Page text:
How important is gold to a country?

Since gold does not entail credit or counterparty risks, it serves as a source of trust in a country and in all economic environments, making it one of the most important reserve assets in the world, along with government bonds. The minting of coins or the manufacture of metallic money marked the advent of the notion of standardized economic value. Metal coins or raw materials were manufactured all over the world around 700 BC. C.

Previous economies were based on bartering and trade. The coins allowed merchants to assign a standardized value to the merchandise they bought and sold. Gold alloy coins were minted and distributed for the first time around 550 BC. C.

by King Croesus of Lydia, in a region that is now part of modern Turkey. These coins circulated in neighboring countries. Gold's reputation for preserving its value brought it to the top of the list as the metal of choice for minting coins across Europe. Simultaneously, other economies grew around silver.

As the pound fell against gold, speculators began to focus on the United States Federal Gold Reserve, which refused to abandon the gold standard system. The United States took new steps to recover from the global crisis. One of the measures consisted of raising interest rates below 20% to put an end to speculation against the dollar. .

Finally, the Federal Reserve and the government realized that they were not on the right track and that they had to change something. They realized that gold was the tipping point of fiscal policy and that nothing can be changed without a review of the system. European countries maintain a structured formula for maintaining high gold reserves from their total reserves (commodities, currencies, etc.). Since the gold standard system governs the global economy, a country must maintain its gold reserves in order to control its currency and economy.

On the other side of the coin, it seems that some emerging economies have different points of view. Unlike the rest of Europe, the United Kingdom has a different gold policy. On May 7, 1999, the United Kingdom decided to sell a large part of its gold reserve in a short period of time to replace it with a basket of currencies, including the new currency (the euro). The United Kingdom's gold reserves fell from 590 tons in 1999 to 310 tons today, representing only 8.6% of the UK's reserves.

The national currency could be exchanged not only for gold but also for the national currencies of other countries; national coins and paper circulated along with gold coins. The story was about a villain who wanted to contaminate the American gold reserve at Fort Knox, his idea was to save gold ingots that would eventually multiply its price. The most common way to invest in physical gold is through the SPDR Gold Shares (GLD) exchange-traded fund (ETF), which simply holds gold. In addition to meeting the needs of a gold mine, these improvements to roads, water and electricity supplies are a long-term benefit to businesses and communities in the area, as they survive the years of production from a gold mine.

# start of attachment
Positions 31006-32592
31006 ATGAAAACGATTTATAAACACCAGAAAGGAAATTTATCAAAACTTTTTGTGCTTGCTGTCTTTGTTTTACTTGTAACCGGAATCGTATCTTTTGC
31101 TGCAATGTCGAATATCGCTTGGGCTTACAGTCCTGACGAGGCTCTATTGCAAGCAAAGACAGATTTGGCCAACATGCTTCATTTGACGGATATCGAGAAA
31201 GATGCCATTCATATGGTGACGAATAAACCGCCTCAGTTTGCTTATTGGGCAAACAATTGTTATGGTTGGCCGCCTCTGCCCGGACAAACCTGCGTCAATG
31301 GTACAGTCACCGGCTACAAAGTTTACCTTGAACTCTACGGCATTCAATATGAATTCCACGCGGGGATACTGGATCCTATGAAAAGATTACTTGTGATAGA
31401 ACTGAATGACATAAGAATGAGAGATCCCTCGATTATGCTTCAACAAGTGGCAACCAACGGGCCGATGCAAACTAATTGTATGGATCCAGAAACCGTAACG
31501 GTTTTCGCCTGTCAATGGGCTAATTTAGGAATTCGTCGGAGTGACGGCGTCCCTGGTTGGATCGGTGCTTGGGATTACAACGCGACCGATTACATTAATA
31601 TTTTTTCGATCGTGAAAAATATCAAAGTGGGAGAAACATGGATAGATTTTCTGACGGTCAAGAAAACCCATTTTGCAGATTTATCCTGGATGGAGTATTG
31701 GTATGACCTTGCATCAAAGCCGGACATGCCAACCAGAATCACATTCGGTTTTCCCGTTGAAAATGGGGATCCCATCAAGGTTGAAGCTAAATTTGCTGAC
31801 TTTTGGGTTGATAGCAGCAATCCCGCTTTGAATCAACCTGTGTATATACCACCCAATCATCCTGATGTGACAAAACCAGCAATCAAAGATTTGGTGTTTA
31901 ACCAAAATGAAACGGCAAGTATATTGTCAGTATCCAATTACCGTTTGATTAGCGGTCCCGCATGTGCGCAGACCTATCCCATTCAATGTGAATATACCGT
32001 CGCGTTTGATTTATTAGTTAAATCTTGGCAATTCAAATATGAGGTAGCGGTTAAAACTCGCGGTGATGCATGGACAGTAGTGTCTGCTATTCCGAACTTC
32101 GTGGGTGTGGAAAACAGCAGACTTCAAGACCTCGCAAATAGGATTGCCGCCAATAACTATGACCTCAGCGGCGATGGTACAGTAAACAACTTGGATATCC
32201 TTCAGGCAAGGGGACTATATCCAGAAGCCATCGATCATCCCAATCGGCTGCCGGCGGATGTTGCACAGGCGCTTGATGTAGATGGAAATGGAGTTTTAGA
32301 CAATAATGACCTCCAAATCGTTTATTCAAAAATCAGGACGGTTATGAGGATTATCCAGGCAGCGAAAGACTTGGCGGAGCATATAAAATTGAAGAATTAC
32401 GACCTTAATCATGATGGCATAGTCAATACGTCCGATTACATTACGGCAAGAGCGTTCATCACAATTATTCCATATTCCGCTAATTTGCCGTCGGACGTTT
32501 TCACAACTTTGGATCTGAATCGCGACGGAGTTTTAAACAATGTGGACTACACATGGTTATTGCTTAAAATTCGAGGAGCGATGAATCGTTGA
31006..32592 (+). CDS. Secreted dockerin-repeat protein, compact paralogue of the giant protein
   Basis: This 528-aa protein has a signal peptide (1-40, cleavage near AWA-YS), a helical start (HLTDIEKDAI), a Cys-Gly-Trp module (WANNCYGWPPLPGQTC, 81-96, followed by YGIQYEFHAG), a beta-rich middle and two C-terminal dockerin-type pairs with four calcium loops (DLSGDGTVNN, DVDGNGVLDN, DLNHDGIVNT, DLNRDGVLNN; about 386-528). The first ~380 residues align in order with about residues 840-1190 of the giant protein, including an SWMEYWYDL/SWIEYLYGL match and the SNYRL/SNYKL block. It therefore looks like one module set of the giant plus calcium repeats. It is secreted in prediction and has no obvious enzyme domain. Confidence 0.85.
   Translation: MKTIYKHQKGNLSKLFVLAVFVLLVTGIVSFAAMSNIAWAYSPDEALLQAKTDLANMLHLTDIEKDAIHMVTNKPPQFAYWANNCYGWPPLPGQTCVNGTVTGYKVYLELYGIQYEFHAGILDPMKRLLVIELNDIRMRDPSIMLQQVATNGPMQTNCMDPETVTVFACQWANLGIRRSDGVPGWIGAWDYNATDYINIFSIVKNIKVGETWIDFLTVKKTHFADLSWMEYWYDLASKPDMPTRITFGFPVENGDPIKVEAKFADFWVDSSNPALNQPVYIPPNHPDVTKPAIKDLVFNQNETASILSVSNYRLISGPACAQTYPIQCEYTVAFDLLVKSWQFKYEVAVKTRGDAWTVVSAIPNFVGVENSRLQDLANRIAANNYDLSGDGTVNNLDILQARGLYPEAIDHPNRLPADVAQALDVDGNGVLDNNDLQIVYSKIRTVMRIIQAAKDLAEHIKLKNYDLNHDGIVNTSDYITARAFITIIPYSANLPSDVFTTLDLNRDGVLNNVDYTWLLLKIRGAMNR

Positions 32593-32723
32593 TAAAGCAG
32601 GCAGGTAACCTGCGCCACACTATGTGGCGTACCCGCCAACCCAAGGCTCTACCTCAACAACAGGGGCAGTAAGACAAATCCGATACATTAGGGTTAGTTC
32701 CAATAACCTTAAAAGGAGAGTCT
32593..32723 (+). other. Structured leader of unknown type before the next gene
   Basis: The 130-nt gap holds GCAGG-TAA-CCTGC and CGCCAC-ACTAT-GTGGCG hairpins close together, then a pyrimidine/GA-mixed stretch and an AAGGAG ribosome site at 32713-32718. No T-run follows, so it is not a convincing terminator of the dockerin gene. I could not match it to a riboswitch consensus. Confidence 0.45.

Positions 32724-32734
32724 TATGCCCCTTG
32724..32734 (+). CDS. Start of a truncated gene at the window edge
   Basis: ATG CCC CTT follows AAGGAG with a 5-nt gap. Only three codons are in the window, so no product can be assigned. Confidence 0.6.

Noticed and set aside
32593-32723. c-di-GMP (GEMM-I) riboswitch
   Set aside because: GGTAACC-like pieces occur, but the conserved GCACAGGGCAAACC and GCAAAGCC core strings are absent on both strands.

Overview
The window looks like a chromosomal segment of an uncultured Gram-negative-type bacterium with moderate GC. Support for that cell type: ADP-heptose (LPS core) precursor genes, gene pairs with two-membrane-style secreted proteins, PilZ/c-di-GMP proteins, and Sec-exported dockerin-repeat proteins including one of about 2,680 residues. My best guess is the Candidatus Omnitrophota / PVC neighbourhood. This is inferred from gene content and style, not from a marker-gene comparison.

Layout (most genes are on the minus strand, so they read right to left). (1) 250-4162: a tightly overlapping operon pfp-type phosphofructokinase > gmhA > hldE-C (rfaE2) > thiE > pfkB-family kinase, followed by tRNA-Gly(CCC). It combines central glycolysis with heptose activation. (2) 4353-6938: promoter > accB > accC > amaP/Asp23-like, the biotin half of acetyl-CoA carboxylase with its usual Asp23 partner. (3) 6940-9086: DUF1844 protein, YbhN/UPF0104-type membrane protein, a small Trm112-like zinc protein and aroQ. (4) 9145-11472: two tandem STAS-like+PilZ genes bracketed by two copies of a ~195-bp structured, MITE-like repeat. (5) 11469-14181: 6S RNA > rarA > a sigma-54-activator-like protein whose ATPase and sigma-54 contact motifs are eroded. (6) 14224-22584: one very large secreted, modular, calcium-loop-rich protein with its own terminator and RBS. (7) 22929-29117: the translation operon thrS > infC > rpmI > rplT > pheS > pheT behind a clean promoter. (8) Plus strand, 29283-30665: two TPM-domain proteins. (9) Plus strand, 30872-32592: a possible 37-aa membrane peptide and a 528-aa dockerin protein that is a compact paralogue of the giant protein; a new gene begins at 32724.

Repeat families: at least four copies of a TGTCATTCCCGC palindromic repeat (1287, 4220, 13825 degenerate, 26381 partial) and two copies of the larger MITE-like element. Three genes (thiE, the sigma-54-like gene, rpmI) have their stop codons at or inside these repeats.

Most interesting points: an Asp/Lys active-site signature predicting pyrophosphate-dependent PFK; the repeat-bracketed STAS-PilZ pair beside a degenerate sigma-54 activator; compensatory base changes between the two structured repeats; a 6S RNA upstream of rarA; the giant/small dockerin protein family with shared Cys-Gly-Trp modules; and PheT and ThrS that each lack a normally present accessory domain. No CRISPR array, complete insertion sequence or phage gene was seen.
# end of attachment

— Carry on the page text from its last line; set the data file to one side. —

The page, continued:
This research focuses on the percentage of gold compared to the total reserve of countries, which will reflect the political and economic perspective of policy makers in any country. Countries of common wealth are some of the richest countries in the field of gold mining and own most of the gold production together. Before we jump on the gold bandwagon, let's first stop the enthusiasm about gold and, first, let's examine some of the reasons why investing in gold has some fundamental problems. The gold mining industry seems like a very volatile way of maintaining what is supposedly a non-volatile investment; likewise, ETFs that focus on gold mining share the unpredictability that accompanies that industry.

The report analyzes the social and economic impacts of gold mining, analyzes direct and indirect impacts, and covers a substantial part of budgeted business gold production (and extends the reach to production in non-member countries). Private traders bailed out banks with their personal stores, and the government imposed regulations requiring banks to exchange gold at a fixed and determined rate, giving rise to the gold standard. During World War I, all countries suspended the gold standard system, but the United States maintained the gold standard throughout the war. The goldsmiths realized that it was rare for a customer to ask for their gold to be returned; few people exchanged real gold, which favored the portability of receipts.

The technical development of a device called a touchstone allowed people to quickly assess the amount of gold within a particular alloy and accurately assign a value to the metal based on its percentage composition of gold. Previously, those with large gold reserves stored it in government mints until King Charles I once seized all the private gold stored in the Royal Mint, weakening consumer confidence and bringing customers into the arms of private goldsmithery banks. .